March 24: The coronavirus epidemic is throwing a new and critical challenges for health systems. New data on the COVID-19 disease has revealed that kidney involvement appears to be frequent in coronavirus-infected people. Read the texts below to know more in details.
According to a latest research accomplished by the European Renal Association – European Dialysis and Transplant Association (ERA-EDTA), Proteinuria (and/or blood in urine) often occurs at the beginning or during the coronavirus infection, a few patients even develop acute kidney injury (AKI). This shows that COVID-19 also attacks the kidneys. Given the involvement of kidneys during coronavirus infection, patients should also be monitored after the disease.
Results based on two studies showed a high-rate of renal abnormalities in corona-positive patients. The first study involved those patients who were admitted to the hospital. The researchers found that 34 percent of the 59 patients developed massive elevated levels of albumin in urine (Proteinuria), which was a symptom of kidney damage. While 63 percent of studied patients developed Proteinuria during their stay at hospital and many of them had blood loss in their urine (Haematuria).
These findings were supported by a second study involving 710 hospitalized patients. Upon admission, 44 percent of the patients had Haematuria and Proteinuria (26.7 percent had only Haematuria), while kidney function decreased in nearly 15 percent of the patients.
“This shows that COVID-19 also attacks the kidneys, not just the lungs. Although the percentage of overall group of COVID-19 infected patients that develop AKI during infection is rather low (about 3-9 percent), we have to keep in mind that these patients obviously have a poor prognosis. These patients should be treated in accordance with best-practice guidelines in nephrology, which includes supportive management as well as dialysis,” opined Professor Carmine Zoccali, President of the ERA-EDTA (Parma, Italy).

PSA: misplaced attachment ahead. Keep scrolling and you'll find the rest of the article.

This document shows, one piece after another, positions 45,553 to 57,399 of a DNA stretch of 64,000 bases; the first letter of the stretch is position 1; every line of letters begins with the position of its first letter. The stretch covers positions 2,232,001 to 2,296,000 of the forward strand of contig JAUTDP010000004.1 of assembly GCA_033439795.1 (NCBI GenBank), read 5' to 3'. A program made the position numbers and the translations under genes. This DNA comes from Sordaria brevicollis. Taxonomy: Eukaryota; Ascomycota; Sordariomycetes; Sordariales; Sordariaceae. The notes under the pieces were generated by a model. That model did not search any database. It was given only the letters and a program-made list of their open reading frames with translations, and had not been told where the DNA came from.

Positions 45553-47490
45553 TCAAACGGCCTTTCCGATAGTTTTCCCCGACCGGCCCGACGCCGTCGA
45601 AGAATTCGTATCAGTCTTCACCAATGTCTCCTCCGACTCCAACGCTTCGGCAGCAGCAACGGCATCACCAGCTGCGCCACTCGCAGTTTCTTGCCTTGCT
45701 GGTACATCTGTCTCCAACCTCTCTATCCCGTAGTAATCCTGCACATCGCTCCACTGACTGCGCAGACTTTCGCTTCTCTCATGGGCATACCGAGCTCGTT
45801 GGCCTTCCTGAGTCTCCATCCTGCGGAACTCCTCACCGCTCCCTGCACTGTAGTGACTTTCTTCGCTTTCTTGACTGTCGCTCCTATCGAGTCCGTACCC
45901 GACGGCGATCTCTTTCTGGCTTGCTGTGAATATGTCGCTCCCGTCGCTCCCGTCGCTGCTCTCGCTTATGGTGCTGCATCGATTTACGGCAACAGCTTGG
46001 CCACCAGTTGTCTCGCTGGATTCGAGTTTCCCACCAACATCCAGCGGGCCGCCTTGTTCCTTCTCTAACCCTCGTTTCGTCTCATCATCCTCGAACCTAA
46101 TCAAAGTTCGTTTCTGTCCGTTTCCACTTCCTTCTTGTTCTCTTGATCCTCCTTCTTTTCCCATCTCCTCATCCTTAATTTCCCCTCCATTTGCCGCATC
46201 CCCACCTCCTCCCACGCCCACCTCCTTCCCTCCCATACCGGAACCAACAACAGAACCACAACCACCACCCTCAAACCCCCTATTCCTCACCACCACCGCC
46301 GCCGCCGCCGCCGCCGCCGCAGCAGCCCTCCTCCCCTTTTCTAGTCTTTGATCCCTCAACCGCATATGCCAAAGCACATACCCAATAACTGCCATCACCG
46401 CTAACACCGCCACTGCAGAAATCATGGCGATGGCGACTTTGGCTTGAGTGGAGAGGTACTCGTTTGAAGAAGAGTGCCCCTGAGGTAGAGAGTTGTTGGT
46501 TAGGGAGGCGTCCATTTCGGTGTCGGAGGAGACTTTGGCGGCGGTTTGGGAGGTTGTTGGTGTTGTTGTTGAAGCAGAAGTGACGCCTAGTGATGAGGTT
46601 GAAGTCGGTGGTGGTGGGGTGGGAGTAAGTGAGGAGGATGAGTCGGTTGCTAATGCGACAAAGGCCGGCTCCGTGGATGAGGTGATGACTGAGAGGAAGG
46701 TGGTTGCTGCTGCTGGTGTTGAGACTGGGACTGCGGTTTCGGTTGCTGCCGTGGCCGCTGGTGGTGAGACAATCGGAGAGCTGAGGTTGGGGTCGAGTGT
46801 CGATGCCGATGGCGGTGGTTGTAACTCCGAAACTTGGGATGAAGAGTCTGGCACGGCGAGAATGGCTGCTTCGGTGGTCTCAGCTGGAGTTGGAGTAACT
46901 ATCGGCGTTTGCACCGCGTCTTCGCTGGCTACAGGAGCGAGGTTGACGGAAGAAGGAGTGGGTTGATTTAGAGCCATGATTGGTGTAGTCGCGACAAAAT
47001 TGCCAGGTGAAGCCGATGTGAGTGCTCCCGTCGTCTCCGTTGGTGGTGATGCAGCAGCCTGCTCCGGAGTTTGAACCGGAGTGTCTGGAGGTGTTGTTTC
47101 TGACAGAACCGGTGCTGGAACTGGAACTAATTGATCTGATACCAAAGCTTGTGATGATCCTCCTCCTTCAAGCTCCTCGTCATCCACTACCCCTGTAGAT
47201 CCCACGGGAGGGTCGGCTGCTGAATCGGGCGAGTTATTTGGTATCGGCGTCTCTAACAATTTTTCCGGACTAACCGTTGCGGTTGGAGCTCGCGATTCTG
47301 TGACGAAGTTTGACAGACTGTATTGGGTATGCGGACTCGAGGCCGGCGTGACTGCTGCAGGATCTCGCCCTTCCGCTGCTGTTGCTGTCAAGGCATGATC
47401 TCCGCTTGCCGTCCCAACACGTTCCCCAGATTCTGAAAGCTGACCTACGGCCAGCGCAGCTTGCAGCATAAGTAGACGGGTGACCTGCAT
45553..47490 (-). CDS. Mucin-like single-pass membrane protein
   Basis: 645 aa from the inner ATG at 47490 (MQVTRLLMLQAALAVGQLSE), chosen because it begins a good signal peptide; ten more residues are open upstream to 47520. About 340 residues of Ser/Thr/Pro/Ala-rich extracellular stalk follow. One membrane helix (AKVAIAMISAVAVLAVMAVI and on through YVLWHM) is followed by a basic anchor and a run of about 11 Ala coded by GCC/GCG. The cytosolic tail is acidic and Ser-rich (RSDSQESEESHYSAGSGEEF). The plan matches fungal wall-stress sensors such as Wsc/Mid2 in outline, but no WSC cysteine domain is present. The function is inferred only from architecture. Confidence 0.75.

According to Carmine Zoccali, Continuous Renal Replacement Therapy (CRRT) may also be effective in treating patients with Covid-19 and sepsis syndrome (regardless of their kidney function). “All in all, extra- corporeal therapies may be an ‘ultima ratio’ in the treatment of severely ill patients, and nephrologists´ expertise is needed here. Nephrologists in all countries are ready for action and are dedicated and committed to help in this crisis,” Zoccali added.
Zoccali and his team of researchers also found that patients with chronic kidney disease and especially dialysis patients are at high risk as comorbidities increase the risk of dying from Covid-19. “It is therefore of utmost importance that these patients be protected and that infections are prevented. ERA-EDTA is doing all it can to share knowledge and experience on how to handle the situation in dialysis centers, and recommendations from an Italian group were published on the ERA-EDTA website,” he suggested.
The President of the ERA-EDTA, while focussing on patient aftercare said that many have already recovered from the disease. “AKI patients should be seen regularly by nephrologists, because the risk of these patients developing chronic kidney disease is high. But given the involvement of kidneys during coronavirus infection, we should also monitor those patients who did not develop AKI, but Proteinuria and/or Haematuria. Otherwise, there is a risk that the corona epidemic will be followed by an epidemic of chronic and end-stage kidney disease,” he elaborated.